Teaching Students to Think Through the Content of the Course or Discipline
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Teaching Students to Think Through

the Content of the Course or Discipline


5 April 2019 Friday


To Be Advised


9.00AM to 5.00PM

Closing Date:

26 January 2019 Friday


S$550.00 per participant. If 2 or more participants from the same school/organization attend the same workshop, the discounted fee will be S$500.00 per participant for that particular workshop. Fees are subject to GST and include all training materials, 2 tea breaks and a lunch.


Click here to register for the workshop

Other Information:

Registration is on a first-come-first serve basis. No refunds will be made for cancellations or in the case of absentees. The Academy accepts replacements for registered participants who are unable to attend for whatever reasons.


Workshop Description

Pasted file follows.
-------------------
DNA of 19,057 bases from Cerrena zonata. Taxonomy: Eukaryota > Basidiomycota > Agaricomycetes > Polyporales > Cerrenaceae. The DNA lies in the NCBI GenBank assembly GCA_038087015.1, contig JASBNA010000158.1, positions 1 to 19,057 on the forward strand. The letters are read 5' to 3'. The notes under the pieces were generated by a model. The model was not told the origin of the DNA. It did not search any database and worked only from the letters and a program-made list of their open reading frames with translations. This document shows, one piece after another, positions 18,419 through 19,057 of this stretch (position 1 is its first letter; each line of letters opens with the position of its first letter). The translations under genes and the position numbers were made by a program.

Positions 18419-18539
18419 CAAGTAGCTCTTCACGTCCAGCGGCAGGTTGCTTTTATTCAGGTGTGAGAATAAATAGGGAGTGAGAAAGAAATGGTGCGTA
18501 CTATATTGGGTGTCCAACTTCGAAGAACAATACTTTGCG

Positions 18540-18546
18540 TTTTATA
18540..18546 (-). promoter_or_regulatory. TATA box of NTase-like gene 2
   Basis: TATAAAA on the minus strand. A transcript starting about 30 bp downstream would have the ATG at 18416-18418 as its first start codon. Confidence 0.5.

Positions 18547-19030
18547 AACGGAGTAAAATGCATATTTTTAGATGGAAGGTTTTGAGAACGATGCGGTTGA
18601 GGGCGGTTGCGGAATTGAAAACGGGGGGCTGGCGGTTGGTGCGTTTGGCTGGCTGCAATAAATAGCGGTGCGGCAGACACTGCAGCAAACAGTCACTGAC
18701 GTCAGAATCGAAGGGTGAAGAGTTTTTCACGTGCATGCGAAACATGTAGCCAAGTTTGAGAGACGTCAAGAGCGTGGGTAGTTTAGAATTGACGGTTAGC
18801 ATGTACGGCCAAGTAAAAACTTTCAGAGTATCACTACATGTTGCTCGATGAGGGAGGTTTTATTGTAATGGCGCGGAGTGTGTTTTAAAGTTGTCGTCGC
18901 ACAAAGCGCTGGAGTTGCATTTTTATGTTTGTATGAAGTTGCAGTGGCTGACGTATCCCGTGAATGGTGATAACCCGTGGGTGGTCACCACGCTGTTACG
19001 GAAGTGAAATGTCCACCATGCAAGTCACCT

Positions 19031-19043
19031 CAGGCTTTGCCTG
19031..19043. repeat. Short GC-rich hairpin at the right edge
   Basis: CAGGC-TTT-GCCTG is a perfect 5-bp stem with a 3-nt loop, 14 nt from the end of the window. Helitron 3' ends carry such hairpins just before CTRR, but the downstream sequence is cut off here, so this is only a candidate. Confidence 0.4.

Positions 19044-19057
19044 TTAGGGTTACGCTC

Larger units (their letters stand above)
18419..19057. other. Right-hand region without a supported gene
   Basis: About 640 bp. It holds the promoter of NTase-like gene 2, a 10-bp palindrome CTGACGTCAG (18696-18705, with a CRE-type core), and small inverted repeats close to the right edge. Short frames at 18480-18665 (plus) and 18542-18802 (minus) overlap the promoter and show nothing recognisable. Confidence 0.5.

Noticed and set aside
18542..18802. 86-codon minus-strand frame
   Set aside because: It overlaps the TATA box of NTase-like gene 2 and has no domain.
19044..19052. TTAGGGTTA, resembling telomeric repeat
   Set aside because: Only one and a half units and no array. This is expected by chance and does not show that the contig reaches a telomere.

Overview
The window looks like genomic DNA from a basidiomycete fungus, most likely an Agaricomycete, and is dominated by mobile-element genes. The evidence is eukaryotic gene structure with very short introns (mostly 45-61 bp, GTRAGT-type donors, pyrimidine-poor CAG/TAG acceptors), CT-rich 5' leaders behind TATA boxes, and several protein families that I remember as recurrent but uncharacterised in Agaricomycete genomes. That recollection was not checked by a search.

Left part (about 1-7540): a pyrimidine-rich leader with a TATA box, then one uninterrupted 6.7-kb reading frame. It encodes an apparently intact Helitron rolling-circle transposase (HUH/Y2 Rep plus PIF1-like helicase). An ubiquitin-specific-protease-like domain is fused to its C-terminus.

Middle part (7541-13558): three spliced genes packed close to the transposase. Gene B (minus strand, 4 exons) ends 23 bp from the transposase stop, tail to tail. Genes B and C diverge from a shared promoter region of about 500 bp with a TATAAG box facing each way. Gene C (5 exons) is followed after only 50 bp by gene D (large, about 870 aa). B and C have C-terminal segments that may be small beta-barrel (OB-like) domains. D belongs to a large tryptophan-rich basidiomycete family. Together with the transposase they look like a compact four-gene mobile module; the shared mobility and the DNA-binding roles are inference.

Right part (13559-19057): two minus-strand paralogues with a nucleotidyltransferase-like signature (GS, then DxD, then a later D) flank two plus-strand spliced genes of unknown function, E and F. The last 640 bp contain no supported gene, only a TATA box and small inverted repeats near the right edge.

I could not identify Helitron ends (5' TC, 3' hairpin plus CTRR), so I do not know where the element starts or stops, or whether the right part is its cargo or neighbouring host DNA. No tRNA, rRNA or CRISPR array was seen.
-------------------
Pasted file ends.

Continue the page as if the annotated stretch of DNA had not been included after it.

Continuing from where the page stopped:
Learning to grasp, think through, and understand deeply the content of a course or class, both theoretically and empirically, within a discipline is essential not only to learning its most important content but also to internalizing it as a dimension of lifelong thinking and learning. Students should enter each course, therefore, prepared to internalize theory as well as to analyze and evaluate information.

Unfortunately, we know all-too-well that students are not so prepared, but look to us to spoon-feed them "important" bits and pieces of stuff to memorize for the test. Few students know how to isolate, or learn, important theories or important data. In this workshop, participants will learn how to put these two important dimensions of thought into a discipline-comprehensive perspective, design assignments, and foster student self-assessment in these important modalities of thought.-

Participants will:

  1. identify the fundamental and powerful concepts underlying the content of the course or class;
  2. restructure the content so that students can process it both theoretically and empirically;
  3. identify the central question of the course, class, discipline, or content area;
  4. construct a model of student reasoning through the central question.